As candidates are talking about a brokered convention as a way to stop Donald Trump, the number of delegates a candidate amasses is becoming increasingly important. To win the nomination, a candidate must amass 1,237 delegates, each one awarded when a candidate wins a state or congressional district, depending on the rules of each state. The delegates then vote for a candidate at the party’s nominating convention this summer.
Trump has gobbled up the most delegates so far, holding 469, and Cruz is on his heels with 370. Sen. Marco Rubio (R-Fla.) and Ohio Gov. John Kasich trail, but each man is hoping to win his own state, and the large number of winner-take-all delegates that come with them, on Tuesday.
“Tomorrow is all about delegates,” Cruz told reporters Monday in Decatur, Ill.
Cruz is looking to build on his count and overtake Trump. Over the past week Cruz’s team looked at data practically on a minute-by-minute basis, tailoring campaign stops to where the data showed the candidate had potential to net the most delegates. Rallies were typically not announced until 24 hours before they took place, their location based on numbers-crunching.
Cruz made five stops in Illinois on Monday, each in a different congressional district. Here in Illinois, the winner of the majority vote gets 15 of the state’s 69 delegates, and the rest are divided among the winners of each of its congressional districts; each district gives a candidate three delegates.
“Vote not just for me but also to vote for your delegates to vote for every delegate that’s a delegate for me,” Cruz told a cheering crowd at the Peoria Civic Center.
Cruz also hunted for delegates in Missouri, where he made four stops Saturday. The candidate is addressing the press in different media markets – some of which serve both states – to maximize his reach. In Florida, he held rallies in the population centers of Miami and Orlando, attempting reach the most people in a state that Cruz won’t win, but where he hopes to knock out Rubio.
Conversely, Cruz held only one rally in Ohio, where polling shows him trailing far behind the state’s governor, Kasich, and Trump.
Cruz is a strategist at heart who grows excited talking about the intricacies of campaigning. He has started talking about the convoluted process of amassing delegates on the campaign trail. He tells crowds that he is the only candidate who can beat Trump, breaking down a delegate process that is likely confusing to the average voter and using math to underscore how he believes he can win the nomination.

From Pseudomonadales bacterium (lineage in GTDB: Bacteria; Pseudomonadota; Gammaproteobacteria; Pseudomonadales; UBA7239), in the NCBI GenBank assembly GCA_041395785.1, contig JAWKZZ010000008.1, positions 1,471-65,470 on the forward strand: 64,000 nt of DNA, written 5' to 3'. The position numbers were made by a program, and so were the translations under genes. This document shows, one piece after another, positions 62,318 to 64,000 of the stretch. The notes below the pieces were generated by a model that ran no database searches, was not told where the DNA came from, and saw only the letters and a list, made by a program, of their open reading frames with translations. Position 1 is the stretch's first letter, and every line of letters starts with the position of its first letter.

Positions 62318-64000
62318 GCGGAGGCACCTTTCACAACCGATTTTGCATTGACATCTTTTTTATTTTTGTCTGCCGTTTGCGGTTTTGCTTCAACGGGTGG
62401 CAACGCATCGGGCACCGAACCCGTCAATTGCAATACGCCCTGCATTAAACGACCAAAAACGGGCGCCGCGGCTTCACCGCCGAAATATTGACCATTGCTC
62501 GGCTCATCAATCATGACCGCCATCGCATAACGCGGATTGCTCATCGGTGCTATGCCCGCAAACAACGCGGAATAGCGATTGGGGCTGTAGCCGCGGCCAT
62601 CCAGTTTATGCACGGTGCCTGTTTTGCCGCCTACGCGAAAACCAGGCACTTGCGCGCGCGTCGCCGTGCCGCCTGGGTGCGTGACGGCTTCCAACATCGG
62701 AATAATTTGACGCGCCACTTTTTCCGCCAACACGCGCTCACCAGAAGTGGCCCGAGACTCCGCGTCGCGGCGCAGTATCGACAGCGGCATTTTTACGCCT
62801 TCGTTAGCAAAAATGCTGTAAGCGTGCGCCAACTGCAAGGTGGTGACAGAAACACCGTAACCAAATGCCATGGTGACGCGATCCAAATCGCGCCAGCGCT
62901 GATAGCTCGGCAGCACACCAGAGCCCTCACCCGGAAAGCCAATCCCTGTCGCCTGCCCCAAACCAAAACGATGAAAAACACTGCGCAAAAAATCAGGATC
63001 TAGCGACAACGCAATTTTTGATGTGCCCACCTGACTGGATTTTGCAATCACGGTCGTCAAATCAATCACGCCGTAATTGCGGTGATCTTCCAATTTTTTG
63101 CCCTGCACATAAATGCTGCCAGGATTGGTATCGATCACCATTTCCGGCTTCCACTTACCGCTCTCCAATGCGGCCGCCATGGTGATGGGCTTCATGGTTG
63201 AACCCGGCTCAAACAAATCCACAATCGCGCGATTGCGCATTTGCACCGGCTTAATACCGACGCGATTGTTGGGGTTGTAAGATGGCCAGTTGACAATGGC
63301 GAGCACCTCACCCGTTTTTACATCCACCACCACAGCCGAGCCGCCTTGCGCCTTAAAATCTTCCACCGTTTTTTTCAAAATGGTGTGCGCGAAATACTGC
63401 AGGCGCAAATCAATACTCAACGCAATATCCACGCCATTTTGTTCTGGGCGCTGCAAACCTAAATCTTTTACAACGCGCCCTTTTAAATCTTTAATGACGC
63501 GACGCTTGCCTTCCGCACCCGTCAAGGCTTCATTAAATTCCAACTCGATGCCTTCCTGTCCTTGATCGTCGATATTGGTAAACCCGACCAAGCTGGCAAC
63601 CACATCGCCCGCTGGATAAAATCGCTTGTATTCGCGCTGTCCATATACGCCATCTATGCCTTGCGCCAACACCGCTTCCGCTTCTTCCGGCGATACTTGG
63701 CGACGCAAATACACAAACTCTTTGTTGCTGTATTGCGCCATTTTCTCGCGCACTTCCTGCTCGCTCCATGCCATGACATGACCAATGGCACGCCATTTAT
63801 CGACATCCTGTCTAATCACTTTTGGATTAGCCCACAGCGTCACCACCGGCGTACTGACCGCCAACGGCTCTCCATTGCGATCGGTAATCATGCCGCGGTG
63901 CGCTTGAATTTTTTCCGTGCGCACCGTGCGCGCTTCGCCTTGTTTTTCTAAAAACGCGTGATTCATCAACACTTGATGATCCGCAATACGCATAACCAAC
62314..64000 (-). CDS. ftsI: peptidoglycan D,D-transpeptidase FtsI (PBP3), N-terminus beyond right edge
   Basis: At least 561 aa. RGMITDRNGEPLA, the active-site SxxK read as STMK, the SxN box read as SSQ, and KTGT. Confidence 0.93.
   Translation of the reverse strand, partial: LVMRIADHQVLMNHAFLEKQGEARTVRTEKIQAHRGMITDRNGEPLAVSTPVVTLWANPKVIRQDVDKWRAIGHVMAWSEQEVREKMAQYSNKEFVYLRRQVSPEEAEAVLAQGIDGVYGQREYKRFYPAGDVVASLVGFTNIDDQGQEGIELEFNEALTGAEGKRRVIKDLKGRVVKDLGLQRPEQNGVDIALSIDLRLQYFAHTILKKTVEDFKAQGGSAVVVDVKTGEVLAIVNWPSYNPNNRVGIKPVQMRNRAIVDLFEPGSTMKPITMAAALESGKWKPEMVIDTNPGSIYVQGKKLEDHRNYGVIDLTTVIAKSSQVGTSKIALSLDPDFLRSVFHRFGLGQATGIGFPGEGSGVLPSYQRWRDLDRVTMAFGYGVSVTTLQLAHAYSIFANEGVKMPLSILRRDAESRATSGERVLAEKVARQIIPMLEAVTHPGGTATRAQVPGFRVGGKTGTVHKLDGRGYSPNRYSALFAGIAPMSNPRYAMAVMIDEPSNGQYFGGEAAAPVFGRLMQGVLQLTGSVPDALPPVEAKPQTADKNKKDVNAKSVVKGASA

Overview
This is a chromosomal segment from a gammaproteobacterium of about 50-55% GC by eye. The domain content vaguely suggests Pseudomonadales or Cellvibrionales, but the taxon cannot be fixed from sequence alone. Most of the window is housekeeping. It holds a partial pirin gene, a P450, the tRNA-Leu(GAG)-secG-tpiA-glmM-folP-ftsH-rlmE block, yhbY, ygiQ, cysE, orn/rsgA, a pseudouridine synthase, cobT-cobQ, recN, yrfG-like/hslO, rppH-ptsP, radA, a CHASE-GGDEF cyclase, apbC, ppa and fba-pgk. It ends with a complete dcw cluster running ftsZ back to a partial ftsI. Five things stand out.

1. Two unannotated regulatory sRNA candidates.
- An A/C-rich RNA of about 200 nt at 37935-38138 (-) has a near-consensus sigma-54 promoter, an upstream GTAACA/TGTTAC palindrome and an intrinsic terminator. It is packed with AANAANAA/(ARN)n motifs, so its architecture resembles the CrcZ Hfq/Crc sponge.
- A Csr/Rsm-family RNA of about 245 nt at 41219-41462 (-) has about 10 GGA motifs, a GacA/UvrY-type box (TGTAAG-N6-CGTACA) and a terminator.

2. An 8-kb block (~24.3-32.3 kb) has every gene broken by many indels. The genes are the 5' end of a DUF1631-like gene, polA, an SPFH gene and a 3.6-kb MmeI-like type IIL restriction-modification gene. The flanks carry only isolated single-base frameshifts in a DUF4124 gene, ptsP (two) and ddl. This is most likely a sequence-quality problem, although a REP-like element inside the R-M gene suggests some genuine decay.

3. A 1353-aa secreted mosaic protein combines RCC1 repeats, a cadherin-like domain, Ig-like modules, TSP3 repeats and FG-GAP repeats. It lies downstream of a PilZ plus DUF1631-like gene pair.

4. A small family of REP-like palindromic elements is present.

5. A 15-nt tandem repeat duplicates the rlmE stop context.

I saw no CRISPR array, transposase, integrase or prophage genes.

“There are only two candidates who have any plausible path to amassing 1237 delegates. We have right now 370 delegates, and Donald has 90 more than we do,” Cruz said in Decatur. “Everyone else is way, way, way down.”
The hunt for delegates has been the linchpin of Cruz’s strategy since the inception of his campaign. It is an operation that prides itself on excelling at the nitty-gritty, oftentimes tedious, spadework of campaigning, from securing ballot access to locking down the support of local legislators.
The campaign has gone to far-flung places, sending Cruz to Wyoming in August – a state he ultimately won. It sent an emissary to the Pacific territories who got caught in a typhoon and bought the governor of Guam a birthday cake. Cruz’s father, Rafael, stumped in the U.S. Virgin Islands, meeting with pastors at a church and local officials at a bar on the beach as the sun set over the water.
Cruz netted a delegate in Guam, but the strategy hasn’t always worked as planned. The candidate hoped to win a slate of Southern states March 1, increasing his delegate count and setting up, as he once called it, a “firewall” that would propel him to the nomination. The campaign spent months gathering the support of people on the ground and did two big swings through the region. In the end Trump won almost all of the South.
Cruz's operation also relies heavily on data modeling and polling to try to win voters and figure out where it has the most support, aiding the ability to find delegates. Cruz’s analytics system profiles voters based on psychographic data – if they cast ballots based on fear or hope. The campaign uses that to make entreaties to possible voters and analyzes polling to see where Cruz has advantages.
Cruz told reporters that the campaign appears to have the best shots here in Illinois, in Missouri and in North Carolina, where Cruz appeared at a rally Sunday put on by a super PAC supporting him.
“We are campaigning hard and vigorously in all of them,” he said.